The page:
Can You Grow Pothos Outside? 7 Pros and Cons

Known to us only as a houseplant, the pothos plant is very much an outdoor plant in its natural habitat, but also in other areas where temperatures allow the plant to be kept outside all year long.

If you live in an area where outdoor temperatures never dip below 50 °F, congrats! You can grow a pothos plant outside. The rest of us will have to get content with keeping this plant outside only during the warmer months of the year.

Undoubtedly, there are several advantages to keeping pothos plants outside, but also a few drawbacks. And I’m going to cover both, along with some of the particularities of growing a pothos plant outdoors.

Pros & Cons of Keeping Pothos Outside

For a plant that grows as an understory plant in rainforests, being kept outdoors comes with undoubted advantages. Here are some of the most important ones.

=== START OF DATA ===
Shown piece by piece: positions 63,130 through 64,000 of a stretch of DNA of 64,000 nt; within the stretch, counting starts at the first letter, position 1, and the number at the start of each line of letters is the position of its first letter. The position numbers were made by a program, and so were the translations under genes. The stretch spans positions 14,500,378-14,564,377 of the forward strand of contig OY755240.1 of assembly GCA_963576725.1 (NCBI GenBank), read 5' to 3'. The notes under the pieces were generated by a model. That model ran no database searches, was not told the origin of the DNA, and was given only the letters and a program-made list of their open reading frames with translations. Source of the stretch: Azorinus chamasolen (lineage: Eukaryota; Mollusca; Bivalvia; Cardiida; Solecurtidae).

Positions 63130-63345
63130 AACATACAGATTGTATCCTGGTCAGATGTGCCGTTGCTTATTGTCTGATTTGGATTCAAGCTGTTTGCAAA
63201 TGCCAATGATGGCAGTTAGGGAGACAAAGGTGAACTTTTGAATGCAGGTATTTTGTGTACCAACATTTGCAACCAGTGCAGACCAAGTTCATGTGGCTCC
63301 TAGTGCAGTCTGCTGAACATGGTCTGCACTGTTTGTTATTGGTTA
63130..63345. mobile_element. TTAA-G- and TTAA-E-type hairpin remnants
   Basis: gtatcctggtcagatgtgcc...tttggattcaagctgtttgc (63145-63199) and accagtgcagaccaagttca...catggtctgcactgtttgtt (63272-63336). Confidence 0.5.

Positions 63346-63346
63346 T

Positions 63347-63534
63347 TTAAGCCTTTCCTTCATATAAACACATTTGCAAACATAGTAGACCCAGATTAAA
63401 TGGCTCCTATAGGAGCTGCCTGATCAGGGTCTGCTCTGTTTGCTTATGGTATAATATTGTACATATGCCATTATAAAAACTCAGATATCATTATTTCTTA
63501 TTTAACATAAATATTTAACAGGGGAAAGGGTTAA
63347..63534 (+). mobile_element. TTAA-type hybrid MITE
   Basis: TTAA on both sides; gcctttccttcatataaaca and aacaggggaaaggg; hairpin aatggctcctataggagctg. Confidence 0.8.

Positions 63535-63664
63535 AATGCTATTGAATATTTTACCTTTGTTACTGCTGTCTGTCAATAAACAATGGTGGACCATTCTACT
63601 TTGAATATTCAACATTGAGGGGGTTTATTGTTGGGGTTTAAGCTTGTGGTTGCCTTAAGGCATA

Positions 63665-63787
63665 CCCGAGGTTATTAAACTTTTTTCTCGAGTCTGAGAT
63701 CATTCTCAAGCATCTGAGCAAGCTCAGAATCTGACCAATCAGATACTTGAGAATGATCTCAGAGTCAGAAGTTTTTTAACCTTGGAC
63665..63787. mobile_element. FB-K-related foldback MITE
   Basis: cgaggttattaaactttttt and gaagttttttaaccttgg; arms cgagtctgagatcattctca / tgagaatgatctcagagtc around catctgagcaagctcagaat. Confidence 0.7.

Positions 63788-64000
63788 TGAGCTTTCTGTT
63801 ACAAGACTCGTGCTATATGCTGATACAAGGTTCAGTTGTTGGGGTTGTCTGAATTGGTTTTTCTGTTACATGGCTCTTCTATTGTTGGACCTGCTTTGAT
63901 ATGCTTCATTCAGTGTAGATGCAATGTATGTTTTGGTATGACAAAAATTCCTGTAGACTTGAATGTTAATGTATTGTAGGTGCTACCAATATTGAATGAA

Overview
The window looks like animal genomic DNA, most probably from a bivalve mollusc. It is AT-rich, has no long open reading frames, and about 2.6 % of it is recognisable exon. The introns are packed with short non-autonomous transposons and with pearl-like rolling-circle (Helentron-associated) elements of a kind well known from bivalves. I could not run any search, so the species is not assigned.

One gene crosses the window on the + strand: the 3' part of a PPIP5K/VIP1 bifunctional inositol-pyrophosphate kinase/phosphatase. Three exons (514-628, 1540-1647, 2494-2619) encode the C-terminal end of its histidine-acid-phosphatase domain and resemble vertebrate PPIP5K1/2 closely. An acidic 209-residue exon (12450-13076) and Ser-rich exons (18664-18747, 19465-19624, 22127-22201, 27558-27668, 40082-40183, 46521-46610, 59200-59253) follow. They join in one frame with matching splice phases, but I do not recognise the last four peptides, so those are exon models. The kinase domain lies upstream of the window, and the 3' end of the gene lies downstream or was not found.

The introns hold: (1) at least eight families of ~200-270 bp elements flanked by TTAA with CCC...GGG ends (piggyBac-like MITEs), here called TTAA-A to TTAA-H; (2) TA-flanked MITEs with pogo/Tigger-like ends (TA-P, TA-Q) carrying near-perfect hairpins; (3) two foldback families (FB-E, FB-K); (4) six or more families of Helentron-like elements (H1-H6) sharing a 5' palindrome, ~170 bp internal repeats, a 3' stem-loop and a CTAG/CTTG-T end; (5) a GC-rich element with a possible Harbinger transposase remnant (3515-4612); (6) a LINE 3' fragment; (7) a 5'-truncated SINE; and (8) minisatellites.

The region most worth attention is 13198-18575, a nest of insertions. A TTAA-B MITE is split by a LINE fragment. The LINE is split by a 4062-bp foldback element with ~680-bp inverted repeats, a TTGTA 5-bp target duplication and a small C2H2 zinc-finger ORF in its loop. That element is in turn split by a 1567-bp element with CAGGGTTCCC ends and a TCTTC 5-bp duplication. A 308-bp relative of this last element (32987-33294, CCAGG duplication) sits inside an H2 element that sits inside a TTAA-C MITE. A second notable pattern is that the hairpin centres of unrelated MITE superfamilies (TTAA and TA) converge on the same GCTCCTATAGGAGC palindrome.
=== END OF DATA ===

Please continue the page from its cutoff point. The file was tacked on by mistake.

– Pros of Growing Pothos Outside

So, if you decide to grow pothos outside, here are some of the pros you can take into consideration:

Bright, natural light

Natural light outdoors is rarely matched by indoor light conditions. As a plant that prefers bright, indirect light, the pothos will thrive when grown outdoors in light conditions that line up with its requirements.

Plant in a location, where the pothos is protected by the direct action of sun rays, but still receive bright light.

You can even plant it under a tree as long as it receives dappled light for most of the day.

Better growth

Pothos that have been doing poorly because of low light conditions, will do much better once moved outdoors. Better light conditions will trigger faster and healthier growth. You can expect lusher and larger foliage from your pothos.